US Strongly Condemns North Korea's Failed Spy Satellite Launch
The United States has strongly condemned North Korea’s failed attempt to put a spy satellite into space.
A statement issued by NSC Spokesperson Adrienne Watson said the launch is a brazen violation of multiple UN Security Council resolutions, raises tensions, and risks destabilizing the security situation in the region and beyond.
She added that the President’s national security team is assessing the situation “in close coordination with our allies and partners.”
The United States said it will take all necessary measures to ensure the security of the American homeland and the defense of its allies neighboring North Korea – South Korea and Japan.
The latest provocation by North comes within barely a week of President Joe Biden hosting a trilateral summit at Camp David Friday to shore up Washington’s alliance with its two strongest Asian allies to counter the threats from China and North Korea.
The pre-dawn launch of a rocket carrying a spy satellite from the Sohae Satellite Launching Station Thursday ended in crashing into the sea, reports say.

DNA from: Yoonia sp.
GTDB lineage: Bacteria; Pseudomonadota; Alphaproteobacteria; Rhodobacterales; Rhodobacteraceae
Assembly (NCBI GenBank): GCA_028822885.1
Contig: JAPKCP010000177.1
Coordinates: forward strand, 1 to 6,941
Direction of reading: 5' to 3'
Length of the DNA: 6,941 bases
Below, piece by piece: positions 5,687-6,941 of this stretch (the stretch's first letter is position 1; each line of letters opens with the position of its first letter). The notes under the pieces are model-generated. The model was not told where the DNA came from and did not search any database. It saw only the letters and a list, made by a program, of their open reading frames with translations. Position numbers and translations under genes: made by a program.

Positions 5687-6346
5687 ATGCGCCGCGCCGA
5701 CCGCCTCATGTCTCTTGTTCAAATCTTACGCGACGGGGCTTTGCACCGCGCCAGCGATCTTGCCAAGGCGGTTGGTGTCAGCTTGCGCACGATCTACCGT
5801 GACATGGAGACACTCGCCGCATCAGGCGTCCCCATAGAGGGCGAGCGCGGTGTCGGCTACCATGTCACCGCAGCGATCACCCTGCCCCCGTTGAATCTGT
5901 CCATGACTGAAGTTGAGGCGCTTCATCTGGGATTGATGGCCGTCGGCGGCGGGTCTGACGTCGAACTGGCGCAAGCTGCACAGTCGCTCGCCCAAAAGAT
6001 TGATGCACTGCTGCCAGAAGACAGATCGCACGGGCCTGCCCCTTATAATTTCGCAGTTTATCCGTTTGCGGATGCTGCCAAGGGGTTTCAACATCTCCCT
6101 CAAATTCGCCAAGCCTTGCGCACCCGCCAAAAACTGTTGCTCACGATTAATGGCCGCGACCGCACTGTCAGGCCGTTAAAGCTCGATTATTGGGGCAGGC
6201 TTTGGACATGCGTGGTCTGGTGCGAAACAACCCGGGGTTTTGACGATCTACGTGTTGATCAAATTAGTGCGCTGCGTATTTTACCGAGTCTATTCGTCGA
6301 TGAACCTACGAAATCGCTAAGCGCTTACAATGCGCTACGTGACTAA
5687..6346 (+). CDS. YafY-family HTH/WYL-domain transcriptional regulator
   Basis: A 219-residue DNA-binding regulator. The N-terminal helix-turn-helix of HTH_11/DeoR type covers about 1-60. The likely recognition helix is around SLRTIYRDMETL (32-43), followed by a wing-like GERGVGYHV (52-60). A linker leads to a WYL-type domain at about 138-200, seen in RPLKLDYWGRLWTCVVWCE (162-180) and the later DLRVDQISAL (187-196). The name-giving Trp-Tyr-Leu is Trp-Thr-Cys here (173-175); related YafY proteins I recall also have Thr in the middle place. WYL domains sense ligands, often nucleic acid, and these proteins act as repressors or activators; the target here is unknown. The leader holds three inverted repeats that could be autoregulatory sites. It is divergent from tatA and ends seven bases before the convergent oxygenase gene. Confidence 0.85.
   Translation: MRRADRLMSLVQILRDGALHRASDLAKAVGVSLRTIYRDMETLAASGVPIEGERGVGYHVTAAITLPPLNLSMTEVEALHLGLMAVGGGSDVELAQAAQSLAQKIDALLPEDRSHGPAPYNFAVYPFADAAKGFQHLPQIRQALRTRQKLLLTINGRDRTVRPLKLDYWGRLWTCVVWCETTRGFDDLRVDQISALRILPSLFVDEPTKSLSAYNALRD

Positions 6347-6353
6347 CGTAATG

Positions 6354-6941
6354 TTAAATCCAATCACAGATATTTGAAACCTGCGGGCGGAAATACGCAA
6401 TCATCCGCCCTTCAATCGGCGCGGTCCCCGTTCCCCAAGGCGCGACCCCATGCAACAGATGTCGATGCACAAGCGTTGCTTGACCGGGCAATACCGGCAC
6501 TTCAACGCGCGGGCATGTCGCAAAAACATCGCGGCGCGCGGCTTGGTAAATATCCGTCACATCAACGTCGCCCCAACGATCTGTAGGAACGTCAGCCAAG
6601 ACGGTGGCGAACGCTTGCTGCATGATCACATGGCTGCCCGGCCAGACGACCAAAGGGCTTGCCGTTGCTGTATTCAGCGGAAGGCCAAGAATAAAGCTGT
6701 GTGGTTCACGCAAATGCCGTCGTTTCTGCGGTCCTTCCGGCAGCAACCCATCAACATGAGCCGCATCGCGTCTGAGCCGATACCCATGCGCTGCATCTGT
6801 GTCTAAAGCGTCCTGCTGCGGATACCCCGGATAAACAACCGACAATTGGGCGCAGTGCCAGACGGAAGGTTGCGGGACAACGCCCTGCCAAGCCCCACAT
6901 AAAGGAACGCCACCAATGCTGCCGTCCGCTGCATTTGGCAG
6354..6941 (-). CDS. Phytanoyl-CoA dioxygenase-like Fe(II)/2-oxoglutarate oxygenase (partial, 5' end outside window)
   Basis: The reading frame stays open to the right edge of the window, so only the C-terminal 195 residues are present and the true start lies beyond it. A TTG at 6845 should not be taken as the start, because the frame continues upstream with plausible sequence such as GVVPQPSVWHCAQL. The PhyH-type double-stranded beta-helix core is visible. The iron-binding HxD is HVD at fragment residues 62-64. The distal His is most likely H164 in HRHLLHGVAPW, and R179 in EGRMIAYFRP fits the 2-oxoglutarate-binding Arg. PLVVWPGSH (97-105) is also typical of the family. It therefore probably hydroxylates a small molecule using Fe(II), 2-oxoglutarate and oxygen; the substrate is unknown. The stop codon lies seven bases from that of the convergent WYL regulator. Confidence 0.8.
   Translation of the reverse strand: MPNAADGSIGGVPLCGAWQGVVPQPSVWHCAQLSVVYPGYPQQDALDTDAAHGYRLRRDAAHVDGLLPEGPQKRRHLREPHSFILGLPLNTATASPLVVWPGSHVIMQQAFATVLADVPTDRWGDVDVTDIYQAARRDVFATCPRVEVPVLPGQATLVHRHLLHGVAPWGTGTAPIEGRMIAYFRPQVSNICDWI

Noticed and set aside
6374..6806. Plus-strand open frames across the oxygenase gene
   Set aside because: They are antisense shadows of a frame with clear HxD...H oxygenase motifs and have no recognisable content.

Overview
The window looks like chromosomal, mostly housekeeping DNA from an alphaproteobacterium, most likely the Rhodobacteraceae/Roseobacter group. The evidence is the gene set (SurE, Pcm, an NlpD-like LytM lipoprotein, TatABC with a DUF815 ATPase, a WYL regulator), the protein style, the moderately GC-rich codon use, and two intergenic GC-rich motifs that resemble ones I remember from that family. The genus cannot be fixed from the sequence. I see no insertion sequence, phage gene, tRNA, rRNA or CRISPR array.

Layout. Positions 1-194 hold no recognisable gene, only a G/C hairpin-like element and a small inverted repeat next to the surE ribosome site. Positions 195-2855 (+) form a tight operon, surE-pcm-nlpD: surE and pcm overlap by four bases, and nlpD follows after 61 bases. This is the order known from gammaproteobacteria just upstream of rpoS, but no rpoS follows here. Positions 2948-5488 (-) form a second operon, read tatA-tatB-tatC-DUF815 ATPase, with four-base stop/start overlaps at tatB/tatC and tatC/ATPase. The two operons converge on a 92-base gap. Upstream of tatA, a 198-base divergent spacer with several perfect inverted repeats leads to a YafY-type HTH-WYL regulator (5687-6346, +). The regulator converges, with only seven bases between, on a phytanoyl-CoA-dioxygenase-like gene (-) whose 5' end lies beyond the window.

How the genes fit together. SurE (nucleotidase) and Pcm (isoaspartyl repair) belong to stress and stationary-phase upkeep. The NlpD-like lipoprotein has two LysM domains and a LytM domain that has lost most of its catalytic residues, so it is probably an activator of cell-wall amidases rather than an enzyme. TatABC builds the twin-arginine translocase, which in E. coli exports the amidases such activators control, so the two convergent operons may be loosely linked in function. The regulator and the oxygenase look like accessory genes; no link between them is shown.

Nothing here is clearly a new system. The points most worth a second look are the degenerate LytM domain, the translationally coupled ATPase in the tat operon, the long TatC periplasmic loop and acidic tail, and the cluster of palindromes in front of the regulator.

“The flights of the first and second stages of the rocket were normal, but the launch failed due to an error in the emergency blasting system during the third-stage flight,” state-run news agency KCNA said in a statement.
South Korea’s military said the rocket “traversed international airspace” over the Yellow Sea.
It was followed by an emergency warning in Okinawa, advising residents of Japan’s southernmost prefecture to take cover indoors. The warning was lifted within 20 minutes.
According to Washington, this space launch involved technologies that are directly related to Pyongyang’s intercontinental ballistic missile program.
The United States urged all countries to condemn this launch and call on the Communist regime to come to the table for serious negotiations. “The door has not closed on diplomacy but Pyongyang must immediately cease its provocative actions and instead choose engagement.”
Pyongyang made two attempts to place a spy satellite into orbit, a priority of its military modernization program, but both of them failed.
North Korea’s space agency has said it will make a third attempt in October.
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